A typical oil change is just a matter of unscrewing the drain plug at the bottom of the pump, letting the old oil drain into a drip pan or bucket for disposal, then replacing the plug and filling the pump with fresh oil designed to work with your specific pump.
To change your filter, unscrew the filter housing, pull out the old filter cartridge and replace it with a new one. The number of filter changes in the equipment depends upon the quality of the water that goes through the misting pump. Regardless of water conditions, filter cartridges should be changed a minimum of once per year or cooling season. Supplemental water conditioning is available for areas of very hard water to reduce nozzle failures.
Some pumps may need additional maintenance. For example, their seals may need to be inspected and replaced, if necessary. Seal monitors are a pump feature that can help you keep track of the seals’ condition. Other pump features, like valves, switches, and regulators also need to be checked regularly and either cleaned or replaced. Follow your manual closely to keep your pump and your system operating at its peak.
Also check for any damaged electrical parts.
How to Store a Misting System
Some systems, including most that are permanently installed can simply be disconnected and the pump covered or brought indoors for the winter. If there is a risk of freezing, take some precautions when storing them for extended periods, such as through the winter.
This generally involves three basic steps:
- Remove all nozzles.
- Drain all water from the pump, line and filters. If you live where freezing might happen, purge the system with air to prevent standing water from freezing and damaging the pump and lines. Never turn on the pump with frozen water in it.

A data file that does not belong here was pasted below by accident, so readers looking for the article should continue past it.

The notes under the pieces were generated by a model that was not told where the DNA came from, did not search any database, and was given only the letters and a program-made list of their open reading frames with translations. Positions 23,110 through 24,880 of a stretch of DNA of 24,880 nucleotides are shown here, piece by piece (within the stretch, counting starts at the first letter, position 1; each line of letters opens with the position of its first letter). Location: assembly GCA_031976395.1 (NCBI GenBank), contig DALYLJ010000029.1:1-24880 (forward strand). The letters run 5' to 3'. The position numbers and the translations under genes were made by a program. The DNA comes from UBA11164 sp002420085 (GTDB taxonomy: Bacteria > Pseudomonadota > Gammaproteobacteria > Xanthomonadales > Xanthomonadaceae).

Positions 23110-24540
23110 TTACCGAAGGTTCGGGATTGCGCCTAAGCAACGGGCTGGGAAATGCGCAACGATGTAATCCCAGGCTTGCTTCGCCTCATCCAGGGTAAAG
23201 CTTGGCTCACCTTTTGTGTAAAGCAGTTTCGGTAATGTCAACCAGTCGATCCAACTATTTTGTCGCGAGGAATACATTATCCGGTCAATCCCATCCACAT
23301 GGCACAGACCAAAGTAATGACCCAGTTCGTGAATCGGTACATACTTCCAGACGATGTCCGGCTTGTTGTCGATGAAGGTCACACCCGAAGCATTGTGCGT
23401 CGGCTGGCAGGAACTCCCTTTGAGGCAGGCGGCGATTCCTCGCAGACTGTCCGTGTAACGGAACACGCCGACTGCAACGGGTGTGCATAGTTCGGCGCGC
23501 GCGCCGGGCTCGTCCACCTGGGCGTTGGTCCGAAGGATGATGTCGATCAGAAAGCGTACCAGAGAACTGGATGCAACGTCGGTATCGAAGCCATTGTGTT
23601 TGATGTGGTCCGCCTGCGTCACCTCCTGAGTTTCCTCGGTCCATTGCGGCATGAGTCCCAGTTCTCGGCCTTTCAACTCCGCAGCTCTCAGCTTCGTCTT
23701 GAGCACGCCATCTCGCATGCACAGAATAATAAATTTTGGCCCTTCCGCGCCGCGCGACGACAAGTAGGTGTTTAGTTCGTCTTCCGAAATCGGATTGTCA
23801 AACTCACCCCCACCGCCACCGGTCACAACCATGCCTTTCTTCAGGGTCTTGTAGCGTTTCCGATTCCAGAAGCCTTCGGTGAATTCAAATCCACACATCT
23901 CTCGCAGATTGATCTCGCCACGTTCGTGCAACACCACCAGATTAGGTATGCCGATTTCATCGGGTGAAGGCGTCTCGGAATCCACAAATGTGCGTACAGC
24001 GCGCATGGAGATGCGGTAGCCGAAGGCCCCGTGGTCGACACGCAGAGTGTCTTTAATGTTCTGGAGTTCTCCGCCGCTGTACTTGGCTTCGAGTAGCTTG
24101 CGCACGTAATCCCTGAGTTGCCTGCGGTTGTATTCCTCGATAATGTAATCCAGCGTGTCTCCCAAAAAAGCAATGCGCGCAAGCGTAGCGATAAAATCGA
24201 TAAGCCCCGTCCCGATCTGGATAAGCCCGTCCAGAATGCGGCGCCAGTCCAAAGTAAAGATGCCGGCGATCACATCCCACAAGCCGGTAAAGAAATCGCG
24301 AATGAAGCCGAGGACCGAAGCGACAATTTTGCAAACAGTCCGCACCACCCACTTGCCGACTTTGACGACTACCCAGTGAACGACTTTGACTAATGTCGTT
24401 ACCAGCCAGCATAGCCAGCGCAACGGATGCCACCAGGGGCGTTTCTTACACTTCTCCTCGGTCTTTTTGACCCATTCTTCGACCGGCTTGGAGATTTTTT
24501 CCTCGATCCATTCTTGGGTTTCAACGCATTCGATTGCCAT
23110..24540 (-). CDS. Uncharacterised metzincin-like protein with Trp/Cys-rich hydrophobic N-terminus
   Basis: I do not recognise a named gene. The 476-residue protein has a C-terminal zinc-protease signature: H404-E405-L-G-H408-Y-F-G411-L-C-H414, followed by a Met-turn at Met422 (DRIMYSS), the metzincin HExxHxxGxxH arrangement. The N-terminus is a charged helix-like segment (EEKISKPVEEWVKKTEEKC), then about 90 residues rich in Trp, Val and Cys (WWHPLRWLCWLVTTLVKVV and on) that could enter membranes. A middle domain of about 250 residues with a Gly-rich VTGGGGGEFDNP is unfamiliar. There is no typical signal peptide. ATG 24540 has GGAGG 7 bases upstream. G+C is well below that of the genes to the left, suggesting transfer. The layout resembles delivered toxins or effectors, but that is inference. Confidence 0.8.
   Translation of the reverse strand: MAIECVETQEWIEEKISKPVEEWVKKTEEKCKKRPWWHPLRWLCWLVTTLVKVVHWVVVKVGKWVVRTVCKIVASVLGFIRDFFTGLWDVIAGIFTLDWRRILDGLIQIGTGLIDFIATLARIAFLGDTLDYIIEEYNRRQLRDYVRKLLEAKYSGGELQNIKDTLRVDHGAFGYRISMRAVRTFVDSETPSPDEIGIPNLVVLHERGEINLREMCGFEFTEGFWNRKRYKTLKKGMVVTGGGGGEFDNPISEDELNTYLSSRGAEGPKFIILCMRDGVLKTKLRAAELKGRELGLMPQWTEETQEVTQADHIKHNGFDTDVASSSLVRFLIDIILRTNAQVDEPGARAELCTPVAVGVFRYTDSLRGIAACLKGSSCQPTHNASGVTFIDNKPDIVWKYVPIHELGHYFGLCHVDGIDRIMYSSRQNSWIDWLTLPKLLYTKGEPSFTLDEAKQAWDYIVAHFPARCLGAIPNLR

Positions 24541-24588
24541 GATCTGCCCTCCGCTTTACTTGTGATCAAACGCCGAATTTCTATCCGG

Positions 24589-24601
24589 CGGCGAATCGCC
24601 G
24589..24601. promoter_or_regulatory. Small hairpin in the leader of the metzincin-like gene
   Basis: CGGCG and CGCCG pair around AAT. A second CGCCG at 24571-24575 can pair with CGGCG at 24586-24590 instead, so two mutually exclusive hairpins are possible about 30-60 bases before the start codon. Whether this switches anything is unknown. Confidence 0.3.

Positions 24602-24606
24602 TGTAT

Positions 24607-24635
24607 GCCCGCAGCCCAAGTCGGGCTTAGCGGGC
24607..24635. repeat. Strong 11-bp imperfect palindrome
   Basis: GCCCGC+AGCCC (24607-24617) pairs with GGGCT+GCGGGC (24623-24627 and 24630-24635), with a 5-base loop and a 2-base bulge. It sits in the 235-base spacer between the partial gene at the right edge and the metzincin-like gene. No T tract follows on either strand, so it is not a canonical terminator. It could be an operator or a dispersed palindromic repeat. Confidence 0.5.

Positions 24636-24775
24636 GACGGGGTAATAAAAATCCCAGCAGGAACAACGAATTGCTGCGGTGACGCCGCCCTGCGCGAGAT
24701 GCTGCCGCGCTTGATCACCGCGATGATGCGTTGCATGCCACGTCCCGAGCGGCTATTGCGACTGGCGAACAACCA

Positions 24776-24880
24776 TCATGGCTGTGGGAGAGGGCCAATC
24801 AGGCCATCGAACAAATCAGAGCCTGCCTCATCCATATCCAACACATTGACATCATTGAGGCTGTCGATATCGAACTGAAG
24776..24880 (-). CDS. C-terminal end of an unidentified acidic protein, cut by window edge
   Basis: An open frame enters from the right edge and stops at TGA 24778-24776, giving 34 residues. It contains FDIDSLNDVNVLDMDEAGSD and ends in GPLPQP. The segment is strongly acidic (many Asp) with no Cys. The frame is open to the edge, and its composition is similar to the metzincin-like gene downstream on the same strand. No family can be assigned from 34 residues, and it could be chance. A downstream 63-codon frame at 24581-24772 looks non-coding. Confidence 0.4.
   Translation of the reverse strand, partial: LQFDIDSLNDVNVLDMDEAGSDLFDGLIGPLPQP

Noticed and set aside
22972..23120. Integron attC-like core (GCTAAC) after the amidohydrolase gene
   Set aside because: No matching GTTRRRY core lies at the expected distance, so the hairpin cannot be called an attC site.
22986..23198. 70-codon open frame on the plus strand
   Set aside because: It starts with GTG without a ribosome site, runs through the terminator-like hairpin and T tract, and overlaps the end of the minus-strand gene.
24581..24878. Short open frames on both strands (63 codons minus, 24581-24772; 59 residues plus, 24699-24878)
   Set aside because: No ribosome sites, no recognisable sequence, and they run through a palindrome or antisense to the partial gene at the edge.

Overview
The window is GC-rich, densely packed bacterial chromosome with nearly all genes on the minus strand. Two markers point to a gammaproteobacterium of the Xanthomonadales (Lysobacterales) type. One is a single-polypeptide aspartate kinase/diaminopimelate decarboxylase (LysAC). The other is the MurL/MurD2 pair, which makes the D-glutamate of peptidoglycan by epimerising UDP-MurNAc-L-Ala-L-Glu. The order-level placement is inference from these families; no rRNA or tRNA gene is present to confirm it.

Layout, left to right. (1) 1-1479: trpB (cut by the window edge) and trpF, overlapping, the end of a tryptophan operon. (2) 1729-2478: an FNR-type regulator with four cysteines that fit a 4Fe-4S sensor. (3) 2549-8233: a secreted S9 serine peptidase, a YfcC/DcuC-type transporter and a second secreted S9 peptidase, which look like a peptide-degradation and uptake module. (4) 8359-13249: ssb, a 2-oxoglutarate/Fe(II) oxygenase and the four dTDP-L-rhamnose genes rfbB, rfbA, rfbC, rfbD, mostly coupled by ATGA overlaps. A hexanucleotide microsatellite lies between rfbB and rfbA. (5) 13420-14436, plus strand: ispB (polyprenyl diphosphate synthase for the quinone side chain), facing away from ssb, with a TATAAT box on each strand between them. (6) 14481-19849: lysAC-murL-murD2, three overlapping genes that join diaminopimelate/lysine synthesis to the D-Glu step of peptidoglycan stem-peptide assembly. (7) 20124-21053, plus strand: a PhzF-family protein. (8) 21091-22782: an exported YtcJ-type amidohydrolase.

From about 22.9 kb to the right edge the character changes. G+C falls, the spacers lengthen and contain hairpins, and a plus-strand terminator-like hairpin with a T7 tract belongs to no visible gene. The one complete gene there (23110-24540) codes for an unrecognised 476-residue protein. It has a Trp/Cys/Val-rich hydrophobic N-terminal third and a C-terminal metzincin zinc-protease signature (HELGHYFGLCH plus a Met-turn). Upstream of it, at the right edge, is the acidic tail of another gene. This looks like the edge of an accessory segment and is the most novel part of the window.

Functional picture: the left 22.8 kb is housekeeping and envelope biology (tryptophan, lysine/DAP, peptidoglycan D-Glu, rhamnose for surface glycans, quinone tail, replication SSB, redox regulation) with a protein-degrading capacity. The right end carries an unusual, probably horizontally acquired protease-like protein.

- Change the pump’s oil for prolonged storing to protect the motor’s components.
Troubleshooting Your Misting System
Your misting system manufacturer / dealer is the go-to resource for your particular system. For this reason, it helps to purchase all of your system components from the same source. Make sure they stand behind their product before you purchase from them.
Low pressure systems typically offer little in the way of customer service or any kind of warranty. But high-pressure systems – whether rented or permanent will typically want to ensure your satisfaction. Make use of their customer service if you have any questions.
For some surprising tips on shopping for a great misting system, take a look at Selecting a Misting System.
Other Outdoor Cooling Methods
Take a look at our comparison page or our pages on other outdoor cooling methods.
While misting systems work well on their own, they can combine with other cooling methods, such as outdoor fans for added cooling effect. Misting fans are a clear example of how misting systems work with another cooling method to maximize cooling. Outdoor shades are a nearly universal solution that work well with any outdoor cooling method.
Swamp coolers (desert coolers) use a similar technology as misting systems, but in a contained unit.
Portable air conditioners are especially suited to enclosed areas and special circumstances.